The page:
“Peace not Pence”: Protest Over US Vice President’s Visit to Sydney


Peace protesters gathering at Town Hall Square in Sydney


This weekend US Vice President Mike Pence is in Australia for diplomatic talks with prime minister Malcolm Turnbull. This comes at a time of increased tension between the US and North Korea and continuing military action in the Middle East. Peace activists criticise the visit, saying the Australian government needs to distance their involvement in American wars.

Allison Hore Reports.

Audio Transcript:

Protesters (chanting): The US alliance is a trap, close the bases, close Pine Gap.

Allison: Anti-war activists gathered at Town Hall Square on Friday night to protest the visit of United States vice president, Mike Pence, and the US Australia war alliance.

Pence and his family arrived that night in the final stop of a tour of the Asia Pacific region. Before Australia, Pence travelled to Korea, Japan, and Indonesia with the aim of reaffirming alliances in the region.

But protesters say that the war alliance between Australia and the United States is something that the government should be reconsidering.

Bruce Knobloch of the Anti-war Coalition in Sydney says that Australia’s alliance with the US makes us a target to countries like North Korea.

Bruce: There’s a real danger that Australia will be a target, and certainly already, because it hosts American spy and marine bases, is already integrated into the American war machine.

Allison: NSW Greens Senator, Lee Rhiannon agrees. She calls for Australia to develop a foreign policy which is independent of the United States.

Senator Rhiannon: Just blindly following another country is not a solution for foreign policy and not a solution economically. At the end of the day the United States looks after itself.

Allison: Supporters of the US Australia alliance say that the relationship is important for our nation economically. Senator Rhiannon had this to say.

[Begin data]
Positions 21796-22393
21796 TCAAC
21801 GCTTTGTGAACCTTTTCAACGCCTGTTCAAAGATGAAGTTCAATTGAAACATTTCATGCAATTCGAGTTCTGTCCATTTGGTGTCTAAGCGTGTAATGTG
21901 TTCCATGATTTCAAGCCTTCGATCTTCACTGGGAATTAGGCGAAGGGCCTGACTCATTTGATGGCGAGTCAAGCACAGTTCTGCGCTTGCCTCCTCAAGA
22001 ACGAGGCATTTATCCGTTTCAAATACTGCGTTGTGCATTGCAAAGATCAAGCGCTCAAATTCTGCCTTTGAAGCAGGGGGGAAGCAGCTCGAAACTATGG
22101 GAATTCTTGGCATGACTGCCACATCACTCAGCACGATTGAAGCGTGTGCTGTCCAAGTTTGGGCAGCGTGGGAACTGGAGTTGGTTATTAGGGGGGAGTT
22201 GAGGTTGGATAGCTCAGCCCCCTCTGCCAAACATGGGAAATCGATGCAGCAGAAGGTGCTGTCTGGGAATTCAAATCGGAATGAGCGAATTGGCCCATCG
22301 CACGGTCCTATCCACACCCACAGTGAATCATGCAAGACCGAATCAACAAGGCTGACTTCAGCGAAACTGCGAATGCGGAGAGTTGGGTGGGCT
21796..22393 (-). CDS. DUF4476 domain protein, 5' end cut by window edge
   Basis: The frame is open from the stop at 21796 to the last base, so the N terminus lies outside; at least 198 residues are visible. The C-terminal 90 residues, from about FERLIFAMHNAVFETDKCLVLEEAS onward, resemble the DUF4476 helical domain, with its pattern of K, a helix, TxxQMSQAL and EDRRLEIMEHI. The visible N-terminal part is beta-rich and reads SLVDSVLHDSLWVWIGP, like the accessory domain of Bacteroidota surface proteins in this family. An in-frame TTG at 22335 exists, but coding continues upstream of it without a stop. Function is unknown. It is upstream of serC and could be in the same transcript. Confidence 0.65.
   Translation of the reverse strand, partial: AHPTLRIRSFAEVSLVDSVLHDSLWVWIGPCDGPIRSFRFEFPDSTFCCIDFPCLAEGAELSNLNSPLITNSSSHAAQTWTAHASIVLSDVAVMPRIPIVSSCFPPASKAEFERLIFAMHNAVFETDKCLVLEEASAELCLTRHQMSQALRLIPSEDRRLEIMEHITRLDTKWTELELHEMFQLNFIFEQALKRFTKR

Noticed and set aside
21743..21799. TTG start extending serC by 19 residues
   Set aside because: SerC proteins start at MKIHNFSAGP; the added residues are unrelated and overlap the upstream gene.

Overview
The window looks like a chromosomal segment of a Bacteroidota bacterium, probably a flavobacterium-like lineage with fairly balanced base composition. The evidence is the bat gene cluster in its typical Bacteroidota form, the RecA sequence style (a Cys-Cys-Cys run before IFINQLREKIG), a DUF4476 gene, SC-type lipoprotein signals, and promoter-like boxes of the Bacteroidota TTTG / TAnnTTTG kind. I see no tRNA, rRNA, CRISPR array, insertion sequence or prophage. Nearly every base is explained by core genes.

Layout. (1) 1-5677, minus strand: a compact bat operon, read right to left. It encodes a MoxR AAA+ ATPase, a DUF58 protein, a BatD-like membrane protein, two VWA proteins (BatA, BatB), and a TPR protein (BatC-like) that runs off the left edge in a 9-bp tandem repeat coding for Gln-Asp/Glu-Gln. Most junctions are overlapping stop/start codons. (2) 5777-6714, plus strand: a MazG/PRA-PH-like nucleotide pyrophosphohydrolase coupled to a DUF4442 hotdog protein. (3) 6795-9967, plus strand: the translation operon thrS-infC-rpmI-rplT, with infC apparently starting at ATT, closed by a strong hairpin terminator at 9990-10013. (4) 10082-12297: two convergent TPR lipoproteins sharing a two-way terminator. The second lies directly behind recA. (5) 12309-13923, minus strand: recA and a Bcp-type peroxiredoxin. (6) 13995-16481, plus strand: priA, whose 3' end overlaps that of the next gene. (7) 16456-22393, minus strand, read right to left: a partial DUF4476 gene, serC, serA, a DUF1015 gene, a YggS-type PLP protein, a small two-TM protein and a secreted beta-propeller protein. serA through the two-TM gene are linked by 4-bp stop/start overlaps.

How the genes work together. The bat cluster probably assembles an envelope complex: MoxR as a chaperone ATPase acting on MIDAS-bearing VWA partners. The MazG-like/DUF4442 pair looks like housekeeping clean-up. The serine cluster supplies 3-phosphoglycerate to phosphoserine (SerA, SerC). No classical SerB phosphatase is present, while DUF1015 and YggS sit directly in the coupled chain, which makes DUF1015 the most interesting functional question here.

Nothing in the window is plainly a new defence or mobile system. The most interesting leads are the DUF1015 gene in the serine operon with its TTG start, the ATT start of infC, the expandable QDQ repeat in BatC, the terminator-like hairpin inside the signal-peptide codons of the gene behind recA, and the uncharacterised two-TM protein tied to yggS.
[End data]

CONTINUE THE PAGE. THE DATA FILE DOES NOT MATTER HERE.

Senator Rhiannon: What will help our economic interests is leaders who are independent, and work with the US and give them advice about also being a good world citizen.

Allison: After talks between Prime minister Malcom Turnbull and Pence over the weekend the relationship between the United States is looking as strong as ever.

But Pip Hinman, of the Anti-war coalition, says that people have the power to move governments. And calls for a revival of the peace movement.

Pip: We’ve seen a lot of community campaigns that have had a very significant impact on policy. We can do the same again. The Vietnam war was lost by the US and Australia, largely because of the Vietnamese, but also because they had international solidarity from big protest movements in the US and Australia.

Allison: Australia’s military ties with the US look solid, but only time will tell if people power has the potential to change that.

Pip: I have confidence that we can do it and we can make our views known that we don’t accept being dragged into another war where more countries will be destroyed.


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